Thank you for your thoughtful comments.
Antos: “ Could there exist utility tokens that naturally have low velocity, and thus would not resemble working capital? By natural, I mean as opposed to “artificial” methods of trying to incentivize hodling through PoS or other contrived mechanisms.”
No, I don’t think artificial velocity sinks resolve the issue.
- Artificial velocity sinks are cynical attempts to prop up the value of a token for the benefit of promoters and early owners at the expense of new users. Given that the number of tokens is arbitrary to begin with, what other meaning could contorted efforts to remove some tokens from circulation have? Why not just issue fewer tokens to begin with? Because the goal is to prop up values for existing token-holders.
- As I said in my post, staking does not fix the velocity problem. In a protocol-land where protocol usage is managed by capital-efficiency optimising intelligent bots (which seems likely), let’s assume for simplicity the absolute floor on 1/V is the block time of the chain in question. Let’s then take ETH with a 2.5 minute block time as an example (highly theoretical, just to make a simple maths point). This implies each token could be used (assuming fixed block times, which in fact will likely shorten) 210,240 times a year. Buterin, Choi, etc. talk about, say, 10% of ETH being staked (let’s assume staked tokens never move at all). That would bring V down to 189,216 per year. Assume 50%, then V=105,120. Multiply this last number by $50b of network value (i.e., ETH just maintains its current value, and you’d need $5.25 quadrillion of economic activity denominated in ETH (i.e., excluding any ERC20/ ERC721-denominated economic activity), that is to say, 65x the current global GDP of $80 trillion. These numbers are all just varying shades of silly. That’s the point. As long as some of your tokens are circulating at a high V, your overall V is high.
- To the extent a utility protocol did manage to prop up its value somehow, it would expose itself to arbitrage from a fork, copy, etc. that would be less expensive for new users to adopt.
The options-based approach that you posit in your paper suggests that any present value could be justifiable, which is clearly not the case.
Just as we can invent new objects but we can’t invent new laws of physics, we can invent new things that have value, but we can’t invent new reasons for things to have value. For all intents and purposes, things can have financial value for one of three reasons: it’s a claim on a cash flow, it’s money or it’s a collectible.
I share your optimism when it comes to the extent of the potential future utility of permissionless blockchains and the ability for developers to overcome obstacles. The problem isn’t there. The problem is simply to suss out, in the context of this optimism, what utility protocol cryptoassets might be worth someday taking into account what they actually are. In light of the exponential development of technology that you describe together with protocol interoperability, open-source, forkability, etc. that we will end up with many, hyper-specialised protocols with very high token velocity. Tokenised TCP/IP would still be worthless today as it is currently designed. Similar to today’s utility protocols, it has no claim on a cash flow and it’s open-source software that can be freely copied and used by anyone.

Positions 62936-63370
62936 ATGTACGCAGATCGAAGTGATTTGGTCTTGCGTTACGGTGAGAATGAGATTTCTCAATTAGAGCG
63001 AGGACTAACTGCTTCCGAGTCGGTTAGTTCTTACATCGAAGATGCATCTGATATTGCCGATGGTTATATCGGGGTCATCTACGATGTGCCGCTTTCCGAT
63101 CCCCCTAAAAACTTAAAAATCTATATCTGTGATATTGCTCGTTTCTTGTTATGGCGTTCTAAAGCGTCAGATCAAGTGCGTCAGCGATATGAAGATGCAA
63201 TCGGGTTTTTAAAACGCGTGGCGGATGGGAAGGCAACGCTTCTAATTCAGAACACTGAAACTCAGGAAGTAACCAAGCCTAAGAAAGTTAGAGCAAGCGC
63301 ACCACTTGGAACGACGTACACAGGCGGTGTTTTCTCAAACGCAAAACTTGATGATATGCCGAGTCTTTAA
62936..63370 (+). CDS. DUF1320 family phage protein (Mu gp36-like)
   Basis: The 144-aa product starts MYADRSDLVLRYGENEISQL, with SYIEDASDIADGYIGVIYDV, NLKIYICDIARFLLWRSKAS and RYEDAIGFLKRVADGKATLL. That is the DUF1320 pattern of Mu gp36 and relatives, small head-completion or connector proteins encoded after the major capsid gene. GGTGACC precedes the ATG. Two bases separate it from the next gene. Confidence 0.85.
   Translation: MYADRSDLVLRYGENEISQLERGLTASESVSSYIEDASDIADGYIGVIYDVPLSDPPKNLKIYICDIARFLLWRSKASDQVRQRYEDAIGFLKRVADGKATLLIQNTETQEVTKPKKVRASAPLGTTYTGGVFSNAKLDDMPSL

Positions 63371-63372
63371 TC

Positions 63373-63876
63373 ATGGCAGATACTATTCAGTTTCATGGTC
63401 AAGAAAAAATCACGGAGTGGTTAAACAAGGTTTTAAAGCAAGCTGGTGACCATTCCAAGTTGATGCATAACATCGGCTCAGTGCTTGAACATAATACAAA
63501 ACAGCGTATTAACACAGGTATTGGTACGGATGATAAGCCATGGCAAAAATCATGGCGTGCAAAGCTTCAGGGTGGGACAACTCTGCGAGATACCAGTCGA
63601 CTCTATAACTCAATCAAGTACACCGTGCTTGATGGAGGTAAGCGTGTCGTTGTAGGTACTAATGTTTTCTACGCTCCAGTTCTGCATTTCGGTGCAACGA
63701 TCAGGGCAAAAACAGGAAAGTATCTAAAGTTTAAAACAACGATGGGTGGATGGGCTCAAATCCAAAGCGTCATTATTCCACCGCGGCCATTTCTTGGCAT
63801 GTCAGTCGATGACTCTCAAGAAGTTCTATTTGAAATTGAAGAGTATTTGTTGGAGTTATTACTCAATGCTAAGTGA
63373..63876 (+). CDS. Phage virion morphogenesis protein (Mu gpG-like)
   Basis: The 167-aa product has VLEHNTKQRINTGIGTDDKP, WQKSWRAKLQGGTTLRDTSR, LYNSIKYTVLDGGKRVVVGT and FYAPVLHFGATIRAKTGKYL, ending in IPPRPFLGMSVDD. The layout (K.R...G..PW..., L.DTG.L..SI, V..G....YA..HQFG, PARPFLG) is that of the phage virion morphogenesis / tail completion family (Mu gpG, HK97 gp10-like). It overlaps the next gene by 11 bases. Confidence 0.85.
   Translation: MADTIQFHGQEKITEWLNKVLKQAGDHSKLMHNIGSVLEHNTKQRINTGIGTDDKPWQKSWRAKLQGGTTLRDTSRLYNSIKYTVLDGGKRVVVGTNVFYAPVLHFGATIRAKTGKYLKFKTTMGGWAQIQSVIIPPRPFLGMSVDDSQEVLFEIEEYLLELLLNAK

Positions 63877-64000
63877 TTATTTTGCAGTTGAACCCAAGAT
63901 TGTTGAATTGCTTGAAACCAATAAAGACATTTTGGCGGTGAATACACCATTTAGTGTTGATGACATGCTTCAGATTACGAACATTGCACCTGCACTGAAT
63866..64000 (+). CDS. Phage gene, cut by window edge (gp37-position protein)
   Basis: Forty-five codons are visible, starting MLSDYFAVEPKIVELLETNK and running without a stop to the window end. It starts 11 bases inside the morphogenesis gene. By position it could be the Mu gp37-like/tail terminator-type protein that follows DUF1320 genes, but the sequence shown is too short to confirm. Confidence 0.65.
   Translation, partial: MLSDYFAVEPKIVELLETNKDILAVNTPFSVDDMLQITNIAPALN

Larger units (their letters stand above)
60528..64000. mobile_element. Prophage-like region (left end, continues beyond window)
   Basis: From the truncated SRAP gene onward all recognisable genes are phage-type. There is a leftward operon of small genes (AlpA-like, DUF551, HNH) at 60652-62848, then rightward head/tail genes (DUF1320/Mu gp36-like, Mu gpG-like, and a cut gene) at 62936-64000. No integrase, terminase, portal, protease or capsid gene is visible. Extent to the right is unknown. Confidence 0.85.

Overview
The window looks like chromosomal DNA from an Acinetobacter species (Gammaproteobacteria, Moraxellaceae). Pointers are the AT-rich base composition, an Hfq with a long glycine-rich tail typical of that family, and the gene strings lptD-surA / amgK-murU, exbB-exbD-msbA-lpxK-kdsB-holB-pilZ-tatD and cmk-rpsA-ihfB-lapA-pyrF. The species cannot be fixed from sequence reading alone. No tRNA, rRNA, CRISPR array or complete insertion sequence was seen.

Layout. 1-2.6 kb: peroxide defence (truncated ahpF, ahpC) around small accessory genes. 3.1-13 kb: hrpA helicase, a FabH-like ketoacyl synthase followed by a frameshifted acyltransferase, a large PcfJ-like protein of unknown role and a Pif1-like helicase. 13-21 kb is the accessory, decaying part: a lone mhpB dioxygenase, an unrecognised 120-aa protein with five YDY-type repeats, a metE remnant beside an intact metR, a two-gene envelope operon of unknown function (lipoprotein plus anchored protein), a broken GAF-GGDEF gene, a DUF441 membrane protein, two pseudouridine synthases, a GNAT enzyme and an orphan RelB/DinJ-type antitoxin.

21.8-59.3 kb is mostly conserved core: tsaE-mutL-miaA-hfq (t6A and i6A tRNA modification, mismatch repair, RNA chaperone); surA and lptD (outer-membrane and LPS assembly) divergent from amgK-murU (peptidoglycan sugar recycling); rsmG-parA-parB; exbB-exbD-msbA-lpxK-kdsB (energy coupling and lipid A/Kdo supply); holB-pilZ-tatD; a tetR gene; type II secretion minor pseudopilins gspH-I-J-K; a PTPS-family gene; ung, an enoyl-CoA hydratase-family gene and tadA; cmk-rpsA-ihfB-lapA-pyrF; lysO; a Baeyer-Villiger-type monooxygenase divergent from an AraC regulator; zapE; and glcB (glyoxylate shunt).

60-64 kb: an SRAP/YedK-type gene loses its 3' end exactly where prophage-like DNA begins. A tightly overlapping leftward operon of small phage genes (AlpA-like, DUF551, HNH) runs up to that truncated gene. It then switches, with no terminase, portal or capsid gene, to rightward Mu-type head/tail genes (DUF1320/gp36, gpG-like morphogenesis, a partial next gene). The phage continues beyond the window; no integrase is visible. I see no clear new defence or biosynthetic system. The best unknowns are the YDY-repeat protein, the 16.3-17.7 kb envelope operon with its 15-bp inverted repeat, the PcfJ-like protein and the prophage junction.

When trying to make a decision about whether to invest in something where you are given a present price and where there’s extreme uncertainty, a useful heuristic is “what do I have to believe”. You compound the current price times the risk adjusted rate of return you would expect for a similarly risky investment over your planned holding period and you figure out what set of assumptions about the future state of the world would be required to justify the current price. You then decide whether you feel the likelihood of that future state coming to pass is high enough in relation to your expected return to make it a sensible investment.
Regarding the implications of what I am saying, yes, I am saying that it is irrational for a purely financially-motivated investor to invest in utility cryptoassets. They might invest if they have non-financial motivations or if they are betting that they can flip their investment to less thoughtful investors. It also implies that a financially-motivated developer would arrive at a similar conclusion. Of course, developers (and investors) may have altruistic, non-financial motivations. But the absence of financial incentives may indeed result in fewer things being built. That is the nature of capital rationing. Only the best-returning projects get funded and built. If an economy fails to allocate capital effectively, it suffers. Rational capital allocation is a good thing.
As far as other ways open-source projects might get funded, I’d invite you to look at pre-2017 open-source software projects. Think Linux/Red Hat for example.
Let me also clarify that I think decentralised blockchain technology is great. As a user and consumer, I’m happy to see things built. But as investors, we need to be rational, and as an economy, we need to fight against capital mis-allocation.